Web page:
United States District Court, D. South Dakota, Central Division
For David Marrowbone, Defendant: Edward G. Albright, LEAD ATTORNEY, Federal Public Defender's Office, Pierre, SD.
For USA, Plaintiff: Mikal G. Hanson, LEAD ATTORNEY, U.S. Attorney's Office, Pierre Office, Pierre, SD.
OPINION AND ORDER DENYING DEFENDANT'S MOTION TO DISMISS
ROBERTO A. LANGE, UNITED STATES DISTRICT JUDGE.
The Government charged David Marrowbone with one count of failure to register as a sex offender in violation of the Sex Offender Registration and Notification Act (SORNA), 18 U.S.C. § 2250(a). Doc. 1. Marrowbone, through counsel, filed a motion to dismiss indictment for failure to state an offense under Fed. R. Crim. P. 12(b)(3)(B) and briefs in support of that motion. Docs. 27, 28, 32. Marrowbone argued that the indictment must be dismissed because SORNA, enacted well after his 1982 conviction for assault with intent to commit rape, does not contemplate a registration requirement for that offense, or alternatively, the time during which Marrowbone would need to register has expired. Docs. 28, 32. The Government opposed the motion and filed a brief supporting its position. Doc. 31. This Court denied Marrowbone's motion but requested supplemental briefing on whether the court or the jury should determine Marrowbone's sex offender tier level, which affects his registration requirement duration under SORNA. Doc. 33. Both parties responded with supplemental briefs, Docs. 37, 38, 39, and Marrowbone renewed his motion to dismiss, Doc. 37. For the reasons set forth below, the Defendant's renewed motion to dismiss is denied.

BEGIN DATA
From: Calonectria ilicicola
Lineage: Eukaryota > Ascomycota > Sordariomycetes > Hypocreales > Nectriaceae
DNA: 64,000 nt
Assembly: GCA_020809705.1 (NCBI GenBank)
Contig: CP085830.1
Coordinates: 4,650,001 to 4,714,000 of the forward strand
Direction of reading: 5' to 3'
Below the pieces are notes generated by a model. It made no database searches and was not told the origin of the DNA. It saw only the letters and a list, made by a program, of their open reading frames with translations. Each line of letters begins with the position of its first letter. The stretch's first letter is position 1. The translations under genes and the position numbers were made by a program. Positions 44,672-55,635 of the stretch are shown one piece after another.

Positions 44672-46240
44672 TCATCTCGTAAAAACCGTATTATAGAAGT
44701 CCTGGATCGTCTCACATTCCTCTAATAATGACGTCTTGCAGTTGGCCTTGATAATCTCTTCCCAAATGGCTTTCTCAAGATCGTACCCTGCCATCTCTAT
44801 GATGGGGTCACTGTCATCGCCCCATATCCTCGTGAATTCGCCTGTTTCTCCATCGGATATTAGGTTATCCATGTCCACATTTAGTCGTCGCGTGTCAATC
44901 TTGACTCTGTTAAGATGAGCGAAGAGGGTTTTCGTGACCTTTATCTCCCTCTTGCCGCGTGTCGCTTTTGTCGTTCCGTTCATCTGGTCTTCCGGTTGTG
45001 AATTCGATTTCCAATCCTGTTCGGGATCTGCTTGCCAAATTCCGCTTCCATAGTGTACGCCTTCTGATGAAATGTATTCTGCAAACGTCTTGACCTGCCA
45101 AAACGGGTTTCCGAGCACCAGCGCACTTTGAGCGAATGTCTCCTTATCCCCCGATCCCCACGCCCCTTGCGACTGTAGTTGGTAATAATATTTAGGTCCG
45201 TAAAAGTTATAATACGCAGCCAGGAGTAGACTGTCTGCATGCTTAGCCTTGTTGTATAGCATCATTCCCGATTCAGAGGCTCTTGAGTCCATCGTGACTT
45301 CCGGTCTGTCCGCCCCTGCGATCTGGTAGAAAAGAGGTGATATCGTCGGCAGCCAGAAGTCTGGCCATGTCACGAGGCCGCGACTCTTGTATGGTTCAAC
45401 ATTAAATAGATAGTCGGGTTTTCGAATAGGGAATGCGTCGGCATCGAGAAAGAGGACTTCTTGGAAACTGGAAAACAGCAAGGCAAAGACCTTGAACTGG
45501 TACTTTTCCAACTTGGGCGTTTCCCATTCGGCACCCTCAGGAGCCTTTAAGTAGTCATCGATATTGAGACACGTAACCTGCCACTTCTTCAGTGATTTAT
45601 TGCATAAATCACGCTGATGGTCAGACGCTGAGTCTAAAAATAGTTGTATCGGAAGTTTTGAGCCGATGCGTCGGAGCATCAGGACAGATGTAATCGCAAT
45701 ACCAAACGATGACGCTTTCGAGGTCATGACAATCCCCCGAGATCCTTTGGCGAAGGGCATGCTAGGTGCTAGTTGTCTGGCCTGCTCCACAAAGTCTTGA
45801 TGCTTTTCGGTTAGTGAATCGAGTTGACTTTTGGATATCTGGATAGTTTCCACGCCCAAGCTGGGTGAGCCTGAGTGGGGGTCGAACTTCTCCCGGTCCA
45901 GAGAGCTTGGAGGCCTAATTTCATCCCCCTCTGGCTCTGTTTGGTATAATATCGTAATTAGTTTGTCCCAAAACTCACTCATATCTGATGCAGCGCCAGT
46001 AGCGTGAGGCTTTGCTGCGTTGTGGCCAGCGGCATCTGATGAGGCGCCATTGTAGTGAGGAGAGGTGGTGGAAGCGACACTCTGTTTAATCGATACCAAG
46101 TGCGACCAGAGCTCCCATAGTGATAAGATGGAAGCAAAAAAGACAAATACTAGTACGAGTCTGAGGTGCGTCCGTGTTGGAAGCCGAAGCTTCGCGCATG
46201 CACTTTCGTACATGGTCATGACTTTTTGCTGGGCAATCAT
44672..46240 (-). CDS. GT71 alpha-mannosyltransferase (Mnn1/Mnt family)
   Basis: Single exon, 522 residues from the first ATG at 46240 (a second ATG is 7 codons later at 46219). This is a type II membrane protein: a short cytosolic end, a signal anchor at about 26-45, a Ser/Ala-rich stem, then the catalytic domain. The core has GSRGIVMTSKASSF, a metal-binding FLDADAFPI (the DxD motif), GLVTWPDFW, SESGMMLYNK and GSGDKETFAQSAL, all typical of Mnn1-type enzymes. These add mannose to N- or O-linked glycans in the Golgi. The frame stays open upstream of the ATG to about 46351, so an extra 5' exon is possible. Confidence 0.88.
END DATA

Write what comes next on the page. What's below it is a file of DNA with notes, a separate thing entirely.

I. STANDARD ON MOTION TO DISMISS INDICTMENT
When ruling on a motion to dismiss, a court must accept all factual allegations in the indictment as true. See United States v. Sampson, 371 U.S. 75, 83 S.Ct. 173, 9 L.Ed.2d 136 (1962). A valid indictment must allege that " the defendant performed acts which, if proven, constitute the violation of law for which he is charged." United States v. Polychron, 841 F.2d 833, 834 (8th Cir. 1988). If an indictment fails to allege acts that constitute a violation of law, then it may be dismissed. Id. An indictment adequately states an offense if it " contains all of the essential elements of the offense charged, fairly informs the defendant of the charges against which he must defend, and alleges sufficient information to allow a defendant to plead a conviction or acquittal as a bar to a subsequent prosecution." United States v. Sewell, 513 F.3d 820, 821 (8th Cir. 2008) (quoting United States v. Hernandez, 299 F.3d 984, 992 (8th Cir. 2002). This is a low bar, and an indictment will normally be found valid unless it is so defective that no reasonable construction of it properly charges the offense for which the defendant is being tried. See id. at 821. Normally, an indictment that tracks the statutory language is sufficient. Id.
The Government charged that Marrowbone failed to register or update his registration as required by federal law. Federal law requires that:
(1) is required to register under the Sex Offender Registration and Notification Act;
(2)(A) is a sex offender as defined for the purposes of the Sex Offender Registration and Notification Act by reason of a conviction under Federal law. . .;
. . . and
(3) knowingly fails to register or update a registration as required by the Sex Offender Registration and Notification Act;
shall be fined under this title or imprisoned not more than ...